Around the second millenium, camels had become established in the Sahara region but disappeared again from the Sahara beginning around 900 BC.
The Persian invasion of Egypt under Cambyses introduced domesticated camels to the area.
Domesticated camels were used through much of North Africa, and the Romans maintained a corps of camel warriors to patrol the edge of the desert.
The stronger and more durable Dromedaries first began to arrive in Africa in the fourth century. It was not until the Islamic conquest of North Africa, however, that these camels became common. While the invasion was accomplished largely on horseback, the new links to the Middle East allowed camels to be imported en masse. These camels were well-suited to long desert journeys and could carry a great deal of cargo. For the first time this allowed substantial trade over the Sahara.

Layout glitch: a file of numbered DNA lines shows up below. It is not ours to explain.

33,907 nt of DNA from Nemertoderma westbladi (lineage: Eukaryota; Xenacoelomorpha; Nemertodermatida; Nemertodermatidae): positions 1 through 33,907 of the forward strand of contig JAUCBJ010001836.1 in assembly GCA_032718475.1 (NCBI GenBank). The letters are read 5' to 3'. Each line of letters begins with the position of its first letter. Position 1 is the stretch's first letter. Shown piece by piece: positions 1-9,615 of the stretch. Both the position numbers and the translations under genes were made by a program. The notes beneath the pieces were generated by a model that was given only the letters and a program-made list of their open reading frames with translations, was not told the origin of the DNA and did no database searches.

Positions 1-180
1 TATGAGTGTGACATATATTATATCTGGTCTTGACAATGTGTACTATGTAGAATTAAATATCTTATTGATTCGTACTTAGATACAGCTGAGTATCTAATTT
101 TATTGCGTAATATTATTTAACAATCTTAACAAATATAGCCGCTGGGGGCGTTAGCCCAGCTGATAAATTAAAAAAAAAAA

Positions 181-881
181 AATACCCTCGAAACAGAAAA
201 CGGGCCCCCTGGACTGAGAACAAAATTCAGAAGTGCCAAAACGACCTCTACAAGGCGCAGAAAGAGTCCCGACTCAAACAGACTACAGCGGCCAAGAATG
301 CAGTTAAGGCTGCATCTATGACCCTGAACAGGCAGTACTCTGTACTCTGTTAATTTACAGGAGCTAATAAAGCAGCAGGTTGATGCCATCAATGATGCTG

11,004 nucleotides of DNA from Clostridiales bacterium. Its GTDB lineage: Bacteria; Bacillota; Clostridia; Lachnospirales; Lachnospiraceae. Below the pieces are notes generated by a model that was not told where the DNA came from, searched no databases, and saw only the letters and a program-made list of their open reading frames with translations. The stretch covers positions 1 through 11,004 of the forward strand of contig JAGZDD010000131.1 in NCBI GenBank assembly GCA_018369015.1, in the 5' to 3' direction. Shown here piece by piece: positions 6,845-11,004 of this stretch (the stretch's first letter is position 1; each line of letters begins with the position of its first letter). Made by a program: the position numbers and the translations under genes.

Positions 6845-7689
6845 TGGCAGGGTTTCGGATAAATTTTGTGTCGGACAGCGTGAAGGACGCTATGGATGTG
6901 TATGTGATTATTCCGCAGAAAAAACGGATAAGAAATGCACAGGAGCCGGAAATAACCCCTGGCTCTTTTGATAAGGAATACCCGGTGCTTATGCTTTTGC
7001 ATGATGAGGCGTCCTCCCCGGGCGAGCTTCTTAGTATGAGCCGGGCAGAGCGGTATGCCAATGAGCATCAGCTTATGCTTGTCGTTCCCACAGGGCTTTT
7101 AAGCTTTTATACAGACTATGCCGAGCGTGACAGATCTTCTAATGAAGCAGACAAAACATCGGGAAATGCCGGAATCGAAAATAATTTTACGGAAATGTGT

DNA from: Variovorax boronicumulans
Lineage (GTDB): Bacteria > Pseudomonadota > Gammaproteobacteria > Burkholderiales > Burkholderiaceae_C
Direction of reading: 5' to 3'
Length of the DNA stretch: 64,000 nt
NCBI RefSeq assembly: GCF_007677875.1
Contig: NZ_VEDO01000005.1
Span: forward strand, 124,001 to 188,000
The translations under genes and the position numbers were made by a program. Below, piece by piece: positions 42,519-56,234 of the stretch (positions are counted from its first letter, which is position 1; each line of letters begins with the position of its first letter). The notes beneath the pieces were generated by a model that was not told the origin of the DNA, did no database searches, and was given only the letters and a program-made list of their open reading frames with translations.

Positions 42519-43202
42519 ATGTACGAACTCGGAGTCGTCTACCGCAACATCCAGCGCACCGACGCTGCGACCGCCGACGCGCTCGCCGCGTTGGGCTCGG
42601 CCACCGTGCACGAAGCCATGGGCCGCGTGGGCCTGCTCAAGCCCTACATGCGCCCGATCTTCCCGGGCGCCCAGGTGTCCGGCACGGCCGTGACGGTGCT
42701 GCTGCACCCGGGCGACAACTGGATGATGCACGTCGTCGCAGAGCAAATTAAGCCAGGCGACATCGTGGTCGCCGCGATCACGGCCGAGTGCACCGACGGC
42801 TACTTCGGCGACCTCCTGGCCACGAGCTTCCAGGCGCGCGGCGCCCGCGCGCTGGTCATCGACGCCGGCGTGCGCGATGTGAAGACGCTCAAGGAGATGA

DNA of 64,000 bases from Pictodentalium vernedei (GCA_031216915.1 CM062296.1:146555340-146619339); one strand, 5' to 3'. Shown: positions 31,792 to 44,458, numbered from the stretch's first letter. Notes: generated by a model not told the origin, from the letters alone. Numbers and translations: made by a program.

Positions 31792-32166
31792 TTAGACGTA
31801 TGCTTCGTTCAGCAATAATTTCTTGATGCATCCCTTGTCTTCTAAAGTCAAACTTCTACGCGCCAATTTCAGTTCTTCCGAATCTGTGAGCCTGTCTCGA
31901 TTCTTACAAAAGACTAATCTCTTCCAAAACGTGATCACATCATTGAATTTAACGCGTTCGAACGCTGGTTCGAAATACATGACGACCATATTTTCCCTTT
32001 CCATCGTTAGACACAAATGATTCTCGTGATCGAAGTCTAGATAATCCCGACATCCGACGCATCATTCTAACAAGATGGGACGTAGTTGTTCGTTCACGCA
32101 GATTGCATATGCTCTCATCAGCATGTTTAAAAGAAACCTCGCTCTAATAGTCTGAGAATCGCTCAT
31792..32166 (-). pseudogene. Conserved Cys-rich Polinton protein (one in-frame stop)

Border guards in many remote desert locations in Egypt use camels for patrols. Such mounted border guards are called هجان Haggan (pl. هجانة Hagganah).